Solange's last record was never meant to be a divisive instrument, even though in essence, it feels cowardly not to mention the welcome influence it had on a selected audience. Most artist/performers are instructed to fix their attention on a single demographic, so they can achieve a semblance of connectivity. Solange used that to her advantage on a very profound level. By relegating A Seat at the Table to a single audience, as illustrated by "F.U.B.U." in particular, Solange watched herself become the personification of an ideal path to love, Black excellence, and feminine assertiveness. On the flip side, those who choose to view her latest project under the same pretenses, run the risk of losing the point, for Solange's When I Get Home unfolds a little differently - with the kind of cryptology that would run a truth seeker mad with envy.

On When I Get Home, Solange plunges into the editing process without a care in the world, beyond the obvious connotations of home and identity she prefaces in the title. The vocal interlude that precedes "Stay Flo" is a fine example of such. On "Can I Hold the Mic (Interlude)," Solange patches together audio clippings from an old interview in which Diamond and Princess of Crime Mob tussle over who gets to hog the microphone. As the tape runneth over, Solange interrupts the proceedings with an existential monologue. It might just as well be the closest thing to a truth-seeking moment that you’ll come to find on When I Get Home. Solange rarely ventures out without a purpose.

Incessant talking is nothing I would ever attribute to Solange's creative output. Solange seems all the more focused on exploring the emotional language of minutiae, made apparent by the stylistic choices she makes along the way - like the mention of a candy paint job on "Way to the Show," a scene set by the cooing effects of her subtle singing voice. "Uh-huh, uh-huh, you can get it," she sings in a beguiling effort to highlight her Southern charm. In the mind of the listener, a valet parking attendant could very well appear in view, holding the keys to a Candy slab colored Solange-resplendent. The slightly off-kilter chops trap the listener in a Houston state of mind they never thought imaginable.

Some will harp on the obvious: the calmness that was distilled on A Seat at the Table doesn't carry over to When I Get Home. For Solange to aptly recreate the feeling of haziness associated with Barre culture, she smartly chose to leave the "centered" dynamic behind. The suffusion of elements central to Houston culture and hip-hop are far too numerous to count, some more obvious than others - which raises the question: how did Solange manage to be altogether sensitive towards her Houston brethren and sistren, without falling victim to hip-hop's numerous trappings?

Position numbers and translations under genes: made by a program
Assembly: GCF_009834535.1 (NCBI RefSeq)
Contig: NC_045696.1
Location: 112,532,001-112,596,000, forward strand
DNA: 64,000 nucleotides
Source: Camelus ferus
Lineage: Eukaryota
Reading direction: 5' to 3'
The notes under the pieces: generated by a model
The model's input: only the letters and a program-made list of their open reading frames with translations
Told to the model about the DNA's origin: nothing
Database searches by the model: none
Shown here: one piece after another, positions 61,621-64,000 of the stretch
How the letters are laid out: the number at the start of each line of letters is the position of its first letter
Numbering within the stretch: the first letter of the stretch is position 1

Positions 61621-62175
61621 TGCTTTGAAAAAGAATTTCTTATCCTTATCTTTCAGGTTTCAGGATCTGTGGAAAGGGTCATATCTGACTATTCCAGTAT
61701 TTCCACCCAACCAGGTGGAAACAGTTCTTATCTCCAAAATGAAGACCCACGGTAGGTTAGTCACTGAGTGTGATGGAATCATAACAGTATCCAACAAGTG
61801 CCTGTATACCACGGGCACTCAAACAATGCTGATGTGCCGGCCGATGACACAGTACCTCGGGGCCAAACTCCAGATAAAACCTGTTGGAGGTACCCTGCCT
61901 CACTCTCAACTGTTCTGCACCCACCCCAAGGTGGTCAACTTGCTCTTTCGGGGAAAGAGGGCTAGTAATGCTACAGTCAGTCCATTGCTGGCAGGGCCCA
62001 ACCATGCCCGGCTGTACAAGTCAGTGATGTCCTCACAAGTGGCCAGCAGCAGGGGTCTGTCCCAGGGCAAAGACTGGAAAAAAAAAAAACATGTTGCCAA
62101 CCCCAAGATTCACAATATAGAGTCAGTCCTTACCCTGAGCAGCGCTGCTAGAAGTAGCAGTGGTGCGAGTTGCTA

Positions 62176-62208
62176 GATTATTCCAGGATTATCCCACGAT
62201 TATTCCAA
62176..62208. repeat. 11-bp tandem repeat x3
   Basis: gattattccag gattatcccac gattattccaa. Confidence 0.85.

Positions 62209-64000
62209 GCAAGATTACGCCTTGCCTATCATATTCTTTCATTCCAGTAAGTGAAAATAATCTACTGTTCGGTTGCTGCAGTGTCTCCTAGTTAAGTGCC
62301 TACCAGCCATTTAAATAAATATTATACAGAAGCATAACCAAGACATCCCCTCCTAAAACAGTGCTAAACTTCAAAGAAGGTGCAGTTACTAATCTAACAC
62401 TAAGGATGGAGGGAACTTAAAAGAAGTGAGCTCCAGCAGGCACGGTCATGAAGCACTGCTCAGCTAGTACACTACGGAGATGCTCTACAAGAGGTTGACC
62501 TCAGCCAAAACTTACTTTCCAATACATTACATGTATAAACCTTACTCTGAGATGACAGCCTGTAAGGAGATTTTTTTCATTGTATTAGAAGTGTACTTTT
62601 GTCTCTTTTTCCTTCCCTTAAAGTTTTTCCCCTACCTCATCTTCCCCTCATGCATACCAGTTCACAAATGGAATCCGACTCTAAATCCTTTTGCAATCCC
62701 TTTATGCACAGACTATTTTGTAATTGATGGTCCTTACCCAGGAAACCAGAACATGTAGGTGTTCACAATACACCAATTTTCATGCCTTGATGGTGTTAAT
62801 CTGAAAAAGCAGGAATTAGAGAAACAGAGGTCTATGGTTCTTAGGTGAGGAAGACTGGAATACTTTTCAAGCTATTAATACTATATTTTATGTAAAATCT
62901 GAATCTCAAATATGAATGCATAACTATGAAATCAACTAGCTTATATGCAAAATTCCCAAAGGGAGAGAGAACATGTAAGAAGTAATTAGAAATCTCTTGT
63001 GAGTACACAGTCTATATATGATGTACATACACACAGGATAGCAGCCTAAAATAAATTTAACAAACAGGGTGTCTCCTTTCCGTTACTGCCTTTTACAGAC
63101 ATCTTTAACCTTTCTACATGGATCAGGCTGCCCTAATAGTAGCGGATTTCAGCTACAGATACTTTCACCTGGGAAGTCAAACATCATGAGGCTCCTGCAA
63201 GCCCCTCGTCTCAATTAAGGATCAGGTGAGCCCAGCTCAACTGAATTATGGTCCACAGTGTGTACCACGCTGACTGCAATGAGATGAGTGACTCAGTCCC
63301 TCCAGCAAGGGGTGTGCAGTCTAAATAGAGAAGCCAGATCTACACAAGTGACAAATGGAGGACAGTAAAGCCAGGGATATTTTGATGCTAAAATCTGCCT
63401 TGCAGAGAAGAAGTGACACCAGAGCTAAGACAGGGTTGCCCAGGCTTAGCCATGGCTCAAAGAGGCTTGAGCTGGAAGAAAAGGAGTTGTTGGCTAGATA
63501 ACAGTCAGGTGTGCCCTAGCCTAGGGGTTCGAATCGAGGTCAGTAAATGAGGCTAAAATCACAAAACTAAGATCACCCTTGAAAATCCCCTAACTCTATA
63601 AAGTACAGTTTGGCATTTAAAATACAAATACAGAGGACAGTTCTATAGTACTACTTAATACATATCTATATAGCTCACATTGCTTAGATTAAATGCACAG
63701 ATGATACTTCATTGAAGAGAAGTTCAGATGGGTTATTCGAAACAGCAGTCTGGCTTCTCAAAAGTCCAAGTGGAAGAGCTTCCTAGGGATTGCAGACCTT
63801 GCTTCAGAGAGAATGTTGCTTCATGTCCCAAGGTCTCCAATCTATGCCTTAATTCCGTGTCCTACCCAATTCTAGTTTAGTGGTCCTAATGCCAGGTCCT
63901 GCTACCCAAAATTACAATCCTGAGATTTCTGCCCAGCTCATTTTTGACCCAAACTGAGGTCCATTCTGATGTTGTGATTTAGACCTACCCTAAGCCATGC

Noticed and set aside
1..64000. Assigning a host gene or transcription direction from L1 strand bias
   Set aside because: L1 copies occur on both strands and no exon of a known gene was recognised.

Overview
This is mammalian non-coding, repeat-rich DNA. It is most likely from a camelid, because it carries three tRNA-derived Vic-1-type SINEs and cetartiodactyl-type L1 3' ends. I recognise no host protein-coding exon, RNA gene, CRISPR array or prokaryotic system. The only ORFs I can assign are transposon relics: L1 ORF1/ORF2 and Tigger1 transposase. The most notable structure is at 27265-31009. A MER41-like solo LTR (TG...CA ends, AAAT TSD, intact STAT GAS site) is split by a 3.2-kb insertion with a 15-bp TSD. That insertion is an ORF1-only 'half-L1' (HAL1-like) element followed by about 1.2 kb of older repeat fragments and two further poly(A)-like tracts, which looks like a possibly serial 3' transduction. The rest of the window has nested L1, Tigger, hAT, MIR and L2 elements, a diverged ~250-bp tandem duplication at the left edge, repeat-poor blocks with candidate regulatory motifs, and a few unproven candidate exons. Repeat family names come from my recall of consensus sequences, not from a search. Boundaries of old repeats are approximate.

In some respects, When I Get Home is way more grounded a tribute to Houston culture than Travis Scott's Astroworld, whose carnivalesque depiction of the city is loaded with divergent images. The difference being: one artist is probably more endowed than the other. When Travis Scott was "forced" to airbrush an image off his cover design, he did so without batting a lash. Had Solange been asked to do the same, even the slightest of edits would have caused her to reconsider the basic structure of the album. Both artists employ "editing" at a masterful level, although I would challenge you to spot the difference in execution.

The attention placed upon Solange's influence from a critical perspective often interferes with the perception of the music itself. When Solange calls attention to the superstitious qualities of Florida Water on "Almeda," the point is likely lost on a good number of listeners who've taken the ride. In truth, Solange is actually upholding a basic proponent or cultural value by mentioning the tonic spray, the fewer "incessant points" the better. The light manner in which she speaks of Black culture makes the message all the more poignant. Unfortunately, these aesthetic choices are easily misplaced in the hands of the uninformed, who will always feel like they’re being ignored due to the impasse created by inferences of Race, emotional learning, and musical equivalency. Let's not forget where Solange once rested her hat or the balance of her musical inheritance. She certainly hasn't.